Remember a few years ago I mentioned that I was moving to San Francisco?
Well, it's time for an update: I'm moving back to New York City!
There's a couple of reasons why, and they nicely mirror the reasons why I moved to California in the first place. At that time, I said:
So, I'm moving to San Francisco to be even more involved in Six Apart. We're doing all this work with developers and partners because there's still another 99.9% of people in the world who haven't heard what weblogs can do for them. I want to be part of spreading that message, and we're going to need help to do it. I'm also moving because I still honestly believe Six Apart makes the best weblog tools in the world, and we're going to be the the company that brings weblogs to a broad audience.
It's been less than three years since then, and literally millions of people have joined the community of bloggers. A lot of my reason for moving in 2004 had to do specifically with Movable Type: it's the product that started our company, and we'd made some first mistakes in communicating about who it was for, what our plan was, and how things were going to evolve. I wasn't sure if we'd be able to get everybody blogging, but I sure as hell wanted to try.
The first sign that things have changed radically is that the idea of people building entire careers on top of blogs went from a hopeful wish to an everyday reality. The best example? Serious Eats. My wife Alaina helped create and launch the site on Movable Type as its General Manager, and the main reason we're moving back to New York is because running this site every day is her job. That blows my mind.
More importantly, Serious Eats a fucking fantastic community, already. I'm just amazed at the breadth of knowledge that the hosts and members on the site have about almost every kind of food. And I could watch Jeffrey Steingarten's insanity every day of the week.
Serious Eats represents the success of the professional blogging community in other ways, too. Back in 2004 when I wrote my post about moving to San Francisco, companies like Apperceptive didn't even exist. Today, they've got a whole staff of smart folks creating blog-powered sites for a living. I love that other people are getting to do something they love for a living, instead of as just a hobby.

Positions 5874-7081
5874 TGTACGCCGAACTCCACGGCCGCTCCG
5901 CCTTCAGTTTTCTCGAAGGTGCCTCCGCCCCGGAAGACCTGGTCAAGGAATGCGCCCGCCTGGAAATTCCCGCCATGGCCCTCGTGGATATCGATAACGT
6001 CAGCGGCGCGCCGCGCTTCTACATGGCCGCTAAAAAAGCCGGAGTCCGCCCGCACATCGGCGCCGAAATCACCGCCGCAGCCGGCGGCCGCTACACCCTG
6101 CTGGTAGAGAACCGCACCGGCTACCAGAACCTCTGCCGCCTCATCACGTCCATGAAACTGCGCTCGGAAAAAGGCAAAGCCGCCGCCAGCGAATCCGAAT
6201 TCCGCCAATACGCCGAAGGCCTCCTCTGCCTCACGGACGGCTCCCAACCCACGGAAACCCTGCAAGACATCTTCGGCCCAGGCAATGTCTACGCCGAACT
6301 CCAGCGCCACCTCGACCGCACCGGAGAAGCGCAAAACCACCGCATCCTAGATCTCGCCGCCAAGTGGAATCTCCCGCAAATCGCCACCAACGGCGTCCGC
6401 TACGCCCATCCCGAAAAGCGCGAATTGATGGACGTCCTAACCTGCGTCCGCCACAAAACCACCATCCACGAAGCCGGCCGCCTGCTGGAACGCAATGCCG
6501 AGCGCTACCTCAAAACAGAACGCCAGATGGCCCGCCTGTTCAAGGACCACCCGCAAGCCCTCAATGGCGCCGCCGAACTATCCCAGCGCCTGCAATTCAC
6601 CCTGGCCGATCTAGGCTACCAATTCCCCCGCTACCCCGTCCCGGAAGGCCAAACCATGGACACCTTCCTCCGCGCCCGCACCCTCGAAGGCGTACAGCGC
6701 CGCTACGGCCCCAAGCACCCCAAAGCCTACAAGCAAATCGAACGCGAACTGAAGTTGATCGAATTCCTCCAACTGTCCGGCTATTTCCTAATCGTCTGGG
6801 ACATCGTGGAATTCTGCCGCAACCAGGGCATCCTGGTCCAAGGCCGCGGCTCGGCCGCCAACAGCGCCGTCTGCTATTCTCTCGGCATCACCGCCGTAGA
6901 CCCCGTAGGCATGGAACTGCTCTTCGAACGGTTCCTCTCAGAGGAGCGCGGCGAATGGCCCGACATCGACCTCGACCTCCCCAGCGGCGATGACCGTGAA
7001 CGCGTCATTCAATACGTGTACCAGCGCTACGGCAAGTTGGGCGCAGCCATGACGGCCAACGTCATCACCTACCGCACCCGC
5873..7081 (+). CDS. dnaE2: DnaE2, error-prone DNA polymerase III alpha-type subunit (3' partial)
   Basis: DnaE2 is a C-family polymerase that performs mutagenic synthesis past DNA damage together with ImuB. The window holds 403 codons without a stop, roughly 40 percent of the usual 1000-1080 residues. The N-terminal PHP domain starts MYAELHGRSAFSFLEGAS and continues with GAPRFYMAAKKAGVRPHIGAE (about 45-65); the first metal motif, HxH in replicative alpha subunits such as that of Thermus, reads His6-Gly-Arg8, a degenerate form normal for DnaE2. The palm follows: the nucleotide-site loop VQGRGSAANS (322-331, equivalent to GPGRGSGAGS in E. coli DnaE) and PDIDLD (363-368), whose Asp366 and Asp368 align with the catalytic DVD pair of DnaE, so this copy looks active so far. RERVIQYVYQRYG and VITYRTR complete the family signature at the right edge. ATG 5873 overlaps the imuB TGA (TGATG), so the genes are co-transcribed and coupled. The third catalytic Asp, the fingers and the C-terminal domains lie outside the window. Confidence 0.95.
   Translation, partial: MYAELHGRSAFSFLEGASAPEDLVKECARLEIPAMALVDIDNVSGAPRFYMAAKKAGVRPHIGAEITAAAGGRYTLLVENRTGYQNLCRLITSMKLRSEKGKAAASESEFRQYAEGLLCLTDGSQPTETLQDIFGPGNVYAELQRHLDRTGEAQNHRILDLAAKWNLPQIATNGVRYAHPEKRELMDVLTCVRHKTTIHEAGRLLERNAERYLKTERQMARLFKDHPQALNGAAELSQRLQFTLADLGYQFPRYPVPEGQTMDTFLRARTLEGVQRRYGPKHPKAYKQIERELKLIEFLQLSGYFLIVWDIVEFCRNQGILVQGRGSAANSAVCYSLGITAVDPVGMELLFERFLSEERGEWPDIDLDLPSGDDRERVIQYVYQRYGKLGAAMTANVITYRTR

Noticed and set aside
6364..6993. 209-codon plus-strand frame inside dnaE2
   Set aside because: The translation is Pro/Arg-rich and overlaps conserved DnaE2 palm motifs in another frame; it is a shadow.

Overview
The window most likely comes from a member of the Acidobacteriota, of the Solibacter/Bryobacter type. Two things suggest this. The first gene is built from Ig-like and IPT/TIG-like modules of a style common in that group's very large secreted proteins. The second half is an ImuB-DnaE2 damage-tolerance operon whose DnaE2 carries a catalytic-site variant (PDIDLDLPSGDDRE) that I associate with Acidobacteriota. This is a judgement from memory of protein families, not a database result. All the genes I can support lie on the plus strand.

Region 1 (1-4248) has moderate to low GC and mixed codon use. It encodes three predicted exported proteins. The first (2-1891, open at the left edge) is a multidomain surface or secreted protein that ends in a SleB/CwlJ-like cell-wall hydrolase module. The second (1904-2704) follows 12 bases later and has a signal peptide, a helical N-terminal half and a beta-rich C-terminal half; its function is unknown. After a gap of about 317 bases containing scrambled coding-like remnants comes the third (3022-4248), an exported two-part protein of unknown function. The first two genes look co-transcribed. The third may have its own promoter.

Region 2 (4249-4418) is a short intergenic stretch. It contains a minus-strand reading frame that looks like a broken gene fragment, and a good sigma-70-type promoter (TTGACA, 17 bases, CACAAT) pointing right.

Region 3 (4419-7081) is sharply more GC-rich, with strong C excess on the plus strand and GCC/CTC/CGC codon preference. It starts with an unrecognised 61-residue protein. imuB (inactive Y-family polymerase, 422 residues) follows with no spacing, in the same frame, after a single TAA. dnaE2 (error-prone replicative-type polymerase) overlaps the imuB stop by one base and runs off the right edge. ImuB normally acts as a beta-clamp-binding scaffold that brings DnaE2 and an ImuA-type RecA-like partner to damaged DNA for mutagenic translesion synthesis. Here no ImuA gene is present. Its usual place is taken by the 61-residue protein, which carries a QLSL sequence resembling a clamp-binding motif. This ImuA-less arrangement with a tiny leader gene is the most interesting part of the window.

But of course, there's still a lot to do. In explaining what I do for a living, or describing all the chances I get to talk about blogging, I'm frankly amazed at the number of people who don't have the faintest idea how blogging can be a great thing. I'm almost equally surprised that after years of talking about this all day every day, it's still exciting to me.
And I've got a lot of things that I feel are my personal obligation to address. There's the basics, like how a blog can make your life better, or make your job easier. But also, people don't know how deeply all of us at Six Apart care about getting new people to blog, to help them connect with people through blogging. Sometimes I think the strangers who attend the random conferences with me have more of an idea what's going on with Six Apart and Movable Type than the "experts" who spend all day reading blogs. That's something I intend to fix -- we haven't forgotten about our original community or taken them for granted, we just needed to talk to these new audiences because nobody else could do it.
There are other challenges: these days, we've got broadcast TV networks producing shows every week that are scaring the shit out of people, thinking that blogging is just "that thing on Dateline where my daughter puts her home address on the web". I think I can help dispel that fear, too. Perhaps more than anything, being outside of San Francisco means I can work on getting a more diverse crowd of people using these tools to make their jobs or their lives better.
That's where I started with this whole thing, trying to find a way to make real connections using my blog. Some of that is habit for me; I told my Vox neighborhood about my move before I posted it here. So I should mention that there was something of an easter egg in my post on leaving New York. I had said:
That's the part I struggle to remember, that I'll be glad to see how the city's evolved in my absence, and that I've already had a wealth of experiences that would last me a lifetime even if I could never return. This is closing a chapter, certainly, but not closing a book, and in the meantime I have what I've had. I worked at the top of the Empire State Building. I got to shake Rudy Giuliani's hand and say thanks. I got to buy the last mango I bought in Manhattan, and all that it entails. I got to watch the hot dog contest and the fireworks on the Fourth of July. I got stuck on the wrong side of the Macy's Parade on Thanksgiving. I walked through a silent Times Square in the middle of a snowstorm and pushed my way past the crowds in the Square on New Year's Eve. I stayed at home a hundred Saturday nights, knowing that there were tons of people having the time of their life out on the town, and didn't regret it for a minute.
The easter egg is that mention of "the last mango I bought in Manhattan". That mango was what I bought in lieu of an engagement ring when I proposed to my wife. A year later (and now, over a year ago!), we got married. And now that commitment is part of what brings me back home. Pretty cool.